Find autistic-led projects to participate in. Autistic people have organized many different online community activities, and you are welcome to join in and show your support (whether you are autistic or not).
    • #RedInstead—take a selfie wearing red to show your support of autism acceptance.
    • Take the autism acceptance pledge.
    • Search autistic-run websites to see what they're sponsoring or participating in.
  8. Image titled Handsome Neurodiverse Man.png
    Use the neurodiversity symbol (a rainbow infinity sign) to show your support. It was developed by autistic people and is all about diversity!
    • The puzzle piece and "light it up blue" are associated with harmful groups and are controversial/disliked in the community.

Method 2
Beyond the Computer

  1. Image titled Man Reacts to Anti Autism Hate Speech.png
    Always research an organization before participating in one of its events. Some autism-related organizations, such as Autism Speaks, promote harmful rhetoric that reinforces the abuse of autistic people. Always check to make sure that your participation will help, not hurt.
    • Organizations run by autistic people are usually good.
    • Organizations supported by the autistic community are usually good.
    • Searching for the keywords "______ controversy" or "_____ hate group" can help you determine if autistic people protest the group's message.
  2. Image titled Autism Donation Box.png
    Consider donating to an autistic-run organization. Organizations run by autistic people can do a lot of good work: training people, teaching about autism acceptance, creating positive media, building community, and supporting autistic people and their families. Your money can help autistic people everywhere.
  3. Image titled Two Girls Talking about Neurodiversity.png
    If you run a club, company, charity, or other organization, consider partnering with an autistic-run organization. This will help spread positive messages, end stigma, and boost autistic people's efforts (not to mention generating positive PR).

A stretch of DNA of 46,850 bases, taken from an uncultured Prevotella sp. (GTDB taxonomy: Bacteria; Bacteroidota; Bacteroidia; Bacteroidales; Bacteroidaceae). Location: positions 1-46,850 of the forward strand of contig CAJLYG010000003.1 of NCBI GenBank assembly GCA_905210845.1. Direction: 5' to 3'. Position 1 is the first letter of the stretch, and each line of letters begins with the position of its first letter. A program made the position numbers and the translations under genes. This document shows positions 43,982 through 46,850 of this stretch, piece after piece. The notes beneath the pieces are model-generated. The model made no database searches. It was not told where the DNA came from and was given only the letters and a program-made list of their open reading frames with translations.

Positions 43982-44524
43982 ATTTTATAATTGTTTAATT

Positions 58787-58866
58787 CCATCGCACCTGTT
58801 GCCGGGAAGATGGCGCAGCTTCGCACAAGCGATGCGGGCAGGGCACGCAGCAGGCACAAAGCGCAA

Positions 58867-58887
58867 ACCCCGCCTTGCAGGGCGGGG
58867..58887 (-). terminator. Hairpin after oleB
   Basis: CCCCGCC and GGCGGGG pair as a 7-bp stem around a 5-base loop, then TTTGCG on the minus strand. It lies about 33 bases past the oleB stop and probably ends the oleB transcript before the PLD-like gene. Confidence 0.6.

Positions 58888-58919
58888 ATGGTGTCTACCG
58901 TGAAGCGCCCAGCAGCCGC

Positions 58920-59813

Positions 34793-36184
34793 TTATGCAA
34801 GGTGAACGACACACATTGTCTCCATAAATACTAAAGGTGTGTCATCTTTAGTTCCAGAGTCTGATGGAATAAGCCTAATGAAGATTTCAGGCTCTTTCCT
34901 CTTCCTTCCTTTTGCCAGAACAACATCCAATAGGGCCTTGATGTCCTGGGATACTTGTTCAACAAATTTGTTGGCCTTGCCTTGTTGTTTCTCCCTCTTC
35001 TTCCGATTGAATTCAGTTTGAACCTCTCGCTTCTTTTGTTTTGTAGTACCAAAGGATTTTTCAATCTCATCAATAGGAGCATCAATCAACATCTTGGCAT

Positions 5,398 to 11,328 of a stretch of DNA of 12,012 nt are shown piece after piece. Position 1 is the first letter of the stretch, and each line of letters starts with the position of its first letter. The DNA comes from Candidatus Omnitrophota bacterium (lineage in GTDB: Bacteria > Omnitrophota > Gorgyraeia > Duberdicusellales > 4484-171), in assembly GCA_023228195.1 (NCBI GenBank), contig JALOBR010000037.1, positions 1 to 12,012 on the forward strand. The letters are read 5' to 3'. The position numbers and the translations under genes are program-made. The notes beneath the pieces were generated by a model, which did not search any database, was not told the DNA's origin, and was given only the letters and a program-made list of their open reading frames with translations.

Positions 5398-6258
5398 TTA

4. Image titled Man Asks Woman a Question.png
    Ask autistic people for ideas for how to be helpful. They may have excellent suggestions.
  5. Image titled Man and Autistic Boy Laughing.png
    Treat autistic people with compassion and respect. Accept the fact that they are different, and appreciate them for who they are.
    • If everyone did this, there would be no need for Autism Acceptance Month.
  6. Image titled Happy Autistic Man and Woman.png
    Consider making autistic friends. Autistic people in general are passionate, loyal, genuine, and funny. You may be surprised at what good friends they can be!
  7. Image titled Autism Acceptance Art Event.png
    Try organizing an activity for Autism Acceptance Month. This could involve a concert, an autistic speaker, a fundraiser, or something as simple as painting pictures together that celebrate neurodiversity.


  • Always assume that autistic people are competent, capable, and well-meaning. Flapping hands or not speaking don't equate someone to a baby.
  • Whenever you're writing something, think: "How would an autistic person feel while reading this? Would they feel accepted or alienated?" If you think that the autistic person would feel good, you're doing a great job.


  • Never support "curing autism," "fixing" people, children "taken away" by autism, or the poor poor families "afflicted" with an autistic child. Autism is a fundamental part of autistic people's lives and experiences. Don't demonize who they are.
  • Affiliating your group with an organization that fights autism will generate very bad PR. Expect the community to mobilize with letter-writing campaigns, social media movements, and boycotts. Always choose organizations carefully.

Article Info

Categories: Autism Spectrum | Disability Activism